In the meantime, pregnant and nursing women should be strongly advised to take 4000 IU/d vitamin D3 and reach a serum 25(OH)D concentration above 40 ng/ml (100 nmol/l). This was shown to be required for optimal production of the hormonal metabolite of vitamin D, 1,25-dihydroxyvitamin D, and had no adverse effects.6
- Goines PE, Ashwood P. Cytokine dysregulation in autism spectrum disorders (ASD): Possible role of the environment. Neurotoxicol Teratol. 2012 Aug 17. [Epub ahead of print]
- Atladóttir HO, Thorsen P, Østergaard L, Schendel DE, Lemcke S, Abdallah M, Parner ET. Maternal infection requiring hospitalization during pregnancy and autism spectrum disorders. J Autism Dev Disord. 2010;40(12):1423-30.
- Cannell JJ, Vieth R, Umhau JC, Holick MF, Grant WB, Madronich S, Garland CF, Giovannucci E. Epidemic influenza and vitamin D. Epidemiol Infect. 2006;134(6):1129-40.
- Hewison M. Antibacterial effects of vitamin D. Nat Rev Endocrinol. 2011 Jun;7(6):337-45.
- Charatcharoenwitthaya N, Nanthakomon T, Somprasit C, Chanthasenanont A, Chailurkit LO, Pattaraarchachai J, Ongphiphadhanakul B. Maternal vitamin D status, its associated factors and the course of pregnancy in Thai women. Clin Endocrinol (Oxf). 2012 Jun 16. doi: 10.1111/j.1365-2265.2012.04470.x. [Epub ahead of print]
- Hollis BW, Johnson D, Hulsey TC, Ebeling M, Wagner CL. Vitamin D supplementation during pregnancy: double-blind, randomized clinical trial of safety and effectiveness. J Bone Miner Res. 2011;26(10):2341-57.
- Froicu M, Cantorna MT. Vitamin D and the vitamin D receptor are critical for control of the innate immune response to colonic injury. BMC Immunol. 2007;8:5.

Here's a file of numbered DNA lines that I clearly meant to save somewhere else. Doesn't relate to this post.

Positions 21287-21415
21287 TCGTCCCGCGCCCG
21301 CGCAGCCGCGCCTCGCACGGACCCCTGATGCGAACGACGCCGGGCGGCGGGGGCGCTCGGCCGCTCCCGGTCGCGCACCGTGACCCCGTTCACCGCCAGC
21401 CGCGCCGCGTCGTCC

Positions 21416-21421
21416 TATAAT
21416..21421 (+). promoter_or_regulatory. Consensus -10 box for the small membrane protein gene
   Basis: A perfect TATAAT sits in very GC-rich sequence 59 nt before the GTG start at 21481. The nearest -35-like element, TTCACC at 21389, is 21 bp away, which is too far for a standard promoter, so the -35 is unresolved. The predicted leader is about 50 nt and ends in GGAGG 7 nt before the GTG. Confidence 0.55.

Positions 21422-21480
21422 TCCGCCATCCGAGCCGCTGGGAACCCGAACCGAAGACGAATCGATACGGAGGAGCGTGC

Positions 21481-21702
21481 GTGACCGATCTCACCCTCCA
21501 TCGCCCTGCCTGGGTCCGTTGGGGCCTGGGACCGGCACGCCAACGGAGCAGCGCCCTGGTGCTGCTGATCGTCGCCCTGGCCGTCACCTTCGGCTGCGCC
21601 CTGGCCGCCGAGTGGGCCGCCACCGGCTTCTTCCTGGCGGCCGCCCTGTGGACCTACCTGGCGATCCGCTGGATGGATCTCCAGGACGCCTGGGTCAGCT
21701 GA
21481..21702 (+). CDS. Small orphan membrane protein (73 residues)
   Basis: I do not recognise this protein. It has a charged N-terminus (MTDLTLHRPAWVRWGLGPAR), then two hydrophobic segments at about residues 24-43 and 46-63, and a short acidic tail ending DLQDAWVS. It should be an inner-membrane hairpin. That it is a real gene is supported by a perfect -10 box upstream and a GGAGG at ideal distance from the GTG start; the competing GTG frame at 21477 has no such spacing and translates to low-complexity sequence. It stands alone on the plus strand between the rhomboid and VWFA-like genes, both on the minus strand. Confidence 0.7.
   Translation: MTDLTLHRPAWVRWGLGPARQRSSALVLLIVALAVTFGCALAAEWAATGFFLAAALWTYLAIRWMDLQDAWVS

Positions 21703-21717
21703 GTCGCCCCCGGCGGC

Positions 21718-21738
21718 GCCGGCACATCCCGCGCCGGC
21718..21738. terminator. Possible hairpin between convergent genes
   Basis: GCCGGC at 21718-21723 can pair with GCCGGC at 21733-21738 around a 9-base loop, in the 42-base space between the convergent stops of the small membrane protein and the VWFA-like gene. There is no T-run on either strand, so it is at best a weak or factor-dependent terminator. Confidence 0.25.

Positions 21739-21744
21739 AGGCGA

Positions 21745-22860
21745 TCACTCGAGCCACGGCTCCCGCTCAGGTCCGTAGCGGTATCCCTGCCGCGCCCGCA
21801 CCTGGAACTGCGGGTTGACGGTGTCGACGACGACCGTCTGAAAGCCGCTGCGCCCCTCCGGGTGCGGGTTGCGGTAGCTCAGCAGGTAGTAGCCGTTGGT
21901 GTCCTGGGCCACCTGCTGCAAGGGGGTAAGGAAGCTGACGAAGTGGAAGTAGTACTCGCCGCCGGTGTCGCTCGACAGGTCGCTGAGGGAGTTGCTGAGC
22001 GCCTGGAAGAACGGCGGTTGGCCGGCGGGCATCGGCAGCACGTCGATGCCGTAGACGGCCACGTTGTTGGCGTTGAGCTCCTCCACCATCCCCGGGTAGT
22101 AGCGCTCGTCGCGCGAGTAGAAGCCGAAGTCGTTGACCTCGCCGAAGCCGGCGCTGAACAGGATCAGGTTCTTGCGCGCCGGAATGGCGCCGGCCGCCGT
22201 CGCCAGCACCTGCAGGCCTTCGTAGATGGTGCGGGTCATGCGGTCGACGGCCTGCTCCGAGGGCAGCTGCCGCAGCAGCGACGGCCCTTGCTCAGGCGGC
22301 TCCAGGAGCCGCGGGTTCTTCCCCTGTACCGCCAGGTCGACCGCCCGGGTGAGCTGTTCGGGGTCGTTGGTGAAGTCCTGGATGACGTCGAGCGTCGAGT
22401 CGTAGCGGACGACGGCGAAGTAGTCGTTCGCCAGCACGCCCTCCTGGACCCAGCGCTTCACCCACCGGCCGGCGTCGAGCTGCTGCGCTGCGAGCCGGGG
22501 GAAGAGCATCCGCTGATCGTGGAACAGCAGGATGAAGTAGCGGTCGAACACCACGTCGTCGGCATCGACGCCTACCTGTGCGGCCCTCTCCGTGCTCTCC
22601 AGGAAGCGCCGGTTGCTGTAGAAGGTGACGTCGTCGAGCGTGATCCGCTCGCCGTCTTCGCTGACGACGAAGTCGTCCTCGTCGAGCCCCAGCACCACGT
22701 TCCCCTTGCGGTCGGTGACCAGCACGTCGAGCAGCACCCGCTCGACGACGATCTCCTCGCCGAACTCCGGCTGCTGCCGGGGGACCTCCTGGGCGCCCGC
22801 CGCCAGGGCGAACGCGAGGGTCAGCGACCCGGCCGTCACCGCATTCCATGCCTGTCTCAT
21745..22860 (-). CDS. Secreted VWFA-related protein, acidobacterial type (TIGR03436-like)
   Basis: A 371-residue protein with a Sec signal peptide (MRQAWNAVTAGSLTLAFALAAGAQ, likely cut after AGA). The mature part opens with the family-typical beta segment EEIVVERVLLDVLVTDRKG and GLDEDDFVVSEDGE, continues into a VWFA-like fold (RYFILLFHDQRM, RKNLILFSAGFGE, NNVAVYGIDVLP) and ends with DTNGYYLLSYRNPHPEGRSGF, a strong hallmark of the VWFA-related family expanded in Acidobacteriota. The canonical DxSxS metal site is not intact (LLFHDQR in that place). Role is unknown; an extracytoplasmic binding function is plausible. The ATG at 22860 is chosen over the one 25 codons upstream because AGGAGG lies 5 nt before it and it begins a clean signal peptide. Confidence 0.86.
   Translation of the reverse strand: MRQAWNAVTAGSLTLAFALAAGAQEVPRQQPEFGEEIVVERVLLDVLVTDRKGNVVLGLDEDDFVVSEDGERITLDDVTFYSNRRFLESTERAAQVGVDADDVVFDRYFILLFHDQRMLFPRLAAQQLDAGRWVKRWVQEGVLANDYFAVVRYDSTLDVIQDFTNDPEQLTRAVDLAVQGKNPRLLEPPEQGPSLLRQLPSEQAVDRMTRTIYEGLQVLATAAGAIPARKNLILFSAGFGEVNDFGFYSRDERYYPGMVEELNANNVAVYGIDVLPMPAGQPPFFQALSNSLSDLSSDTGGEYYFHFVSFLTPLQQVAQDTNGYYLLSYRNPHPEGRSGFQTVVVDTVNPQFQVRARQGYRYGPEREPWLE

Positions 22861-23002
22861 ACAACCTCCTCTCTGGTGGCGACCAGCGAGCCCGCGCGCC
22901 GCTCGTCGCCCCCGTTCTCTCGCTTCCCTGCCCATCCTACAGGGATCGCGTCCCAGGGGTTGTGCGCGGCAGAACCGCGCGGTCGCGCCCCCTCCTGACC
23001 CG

- Guillot X, Semerano L, Saidenberg-Kermanac’h N, Falgarone G, Boissier MC. Vitamin D and inflammation. Joint Bone Spine. 2010;77(6):552-7.
- Khoo AL, Chai LY, Koenen HJ, Sweep FC, Joosten I, Netea MG, van der Ven AJ. Regulation of cytokine responses by seasonality of vitamin D status in healthy individuals. Clin Exp Immunol. 2011;164(1):72-9.
- Halder SK, Goodwin JS, Al-Hendy A. 1,25-Dihydroxyvitamin D3 reduces TGF-beta3-induced fibrosis-related gene expression in human uterine leiomyoma cells. J Clin Endocrinol Metab. 2011;96(4):E754-62.
- Isik S, Ozuguz U, Tutuncu YA, Erden G, Berker D, Acar K, Aydin Y, Akbaba G, Helvaci N, Guler S Serum transforming growth factor-beta levels in patients with vitamin D deficiency. Eur J Intern Med. 2012;23(1):93-7.
- Cannell JJ. Autism and vitamin D. Med Hypotheses. 2008;70(4):750-9.
- Mostafa GA, Al-Ayadhi LY. Reduced serum concentrations of 25-hydroxy vitamin D in children with autism: Relation to autoimmunity. J Neuroinflammation. 2012;9(1):201.
- Grant WB, Soles CM. Epidemiologic evidence supporting the role of maternal vitamin D deficiency as a risk factor for the development of infantile autism. Dermatoendocrinol. 2009 Jul;1(4):223-8. Erratum in: Dermatoendocrinol. 2009;1(6):314.